I was shocked, and really, really angry.  But wait, there’s more!

After two appearances before the school board, two more meetings with the district and many discussions with the principal, we decided that because they were doing reading in the morning and math in the afternoon, we really didn’t have a choice but to keep him in all day.

A few months later it is Christmas break and I ask Adam to sit down and read to me.  To my utter horror, I realized that his reading had regressed.  A lot.

At that point, I’d had it.  This wonderful all-day K was actually hurting my child.  I wrote an email to every legislator at the state capital and Rep. Mark Anderson gave me a call and said that he was going to fix it.  And fix it he did.  It is now state law that if a school offers all-day K, they have to give parents a half-day option that includes all of the state-required curriculum.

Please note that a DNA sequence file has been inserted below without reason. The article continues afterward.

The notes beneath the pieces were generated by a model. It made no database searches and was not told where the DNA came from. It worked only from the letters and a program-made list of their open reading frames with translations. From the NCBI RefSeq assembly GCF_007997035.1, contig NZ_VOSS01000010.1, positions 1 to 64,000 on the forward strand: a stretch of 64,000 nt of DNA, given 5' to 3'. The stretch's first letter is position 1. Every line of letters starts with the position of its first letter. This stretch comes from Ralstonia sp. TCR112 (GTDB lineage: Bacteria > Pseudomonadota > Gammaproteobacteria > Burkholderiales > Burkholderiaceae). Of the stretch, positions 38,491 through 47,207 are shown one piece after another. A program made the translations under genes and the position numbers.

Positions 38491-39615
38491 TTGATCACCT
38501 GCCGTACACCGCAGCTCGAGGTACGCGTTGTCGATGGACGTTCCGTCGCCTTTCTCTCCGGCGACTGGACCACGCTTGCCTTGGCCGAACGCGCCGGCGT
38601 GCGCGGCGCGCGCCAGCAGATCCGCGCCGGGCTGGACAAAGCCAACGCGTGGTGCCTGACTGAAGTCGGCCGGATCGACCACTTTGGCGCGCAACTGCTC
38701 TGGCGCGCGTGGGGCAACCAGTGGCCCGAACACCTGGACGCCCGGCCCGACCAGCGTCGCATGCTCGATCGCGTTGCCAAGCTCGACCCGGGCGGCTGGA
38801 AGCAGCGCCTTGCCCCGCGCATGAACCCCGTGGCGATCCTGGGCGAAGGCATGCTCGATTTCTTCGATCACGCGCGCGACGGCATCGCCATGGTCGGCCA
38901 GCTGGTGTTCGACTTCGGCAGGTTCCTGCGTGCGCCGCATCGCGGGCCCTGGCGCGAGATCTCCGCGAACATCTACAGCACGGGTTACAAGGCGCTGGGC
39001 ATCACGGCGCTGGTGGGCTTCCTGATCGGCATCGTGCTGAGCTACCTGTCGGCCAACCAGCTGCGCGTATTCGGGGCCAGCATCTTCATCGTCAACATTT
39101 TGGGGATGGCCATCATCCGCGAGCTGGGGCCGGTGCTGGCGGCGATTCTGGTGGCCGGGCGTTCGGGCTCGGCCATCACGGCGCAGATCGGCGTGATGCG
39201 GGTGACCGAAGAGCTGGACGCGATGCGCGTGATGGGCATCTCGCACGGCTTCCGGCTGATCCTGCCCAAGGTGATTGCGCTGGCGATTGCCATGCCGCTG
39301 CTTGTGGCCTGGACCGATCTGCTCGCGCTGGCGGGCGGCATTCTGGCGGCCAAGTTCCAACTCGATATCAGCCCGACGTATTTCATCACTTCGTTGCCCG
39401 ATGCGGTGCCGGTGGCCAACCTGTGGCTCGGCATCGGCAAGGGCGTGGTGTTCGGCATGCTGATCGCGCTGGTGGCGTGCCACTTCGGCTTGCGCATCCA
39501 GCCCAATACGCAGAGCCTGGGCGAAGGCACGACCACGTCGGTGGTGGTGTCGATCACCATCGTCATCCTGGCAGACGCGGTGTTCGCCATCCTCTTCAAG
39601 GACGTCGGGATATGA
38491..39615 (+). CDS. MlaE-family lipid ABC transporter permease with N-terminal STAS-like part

So, when it comes to choosing between cutting DES, or cutting all-day K, the legislature should do the right thing and stop hurting 5 year-old kids.  Go back to half-day kindergarten.  As far as my experience shows, if we do that, everybody wins.

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12 Comments

  1. Carol
    14/03/2009

    It is recommended by doctors that children age 5 sleep between 9-11 hours a day. The wisdom behind half-day kindergarten was to allow either a morning or afternoon nap. My kids napped through age 5. Parenting issues are made more difficult when the parent second guesses themselves because they know a child is tired. It would help schools to have rested, calm children, eager to learn, wouldn’t it?

  2. Michelle
    14/03/2009

    I agree that every parent should have the CHOICE of full day v. half day kindergarten. My only contradicting comment is that all-day K did not make your kiddos reading regress. Bad teachers and poor programs did. There are some amazing schools out there that can do all day and still greatly improve the kids learning!

  3. leigh
    14/03/2009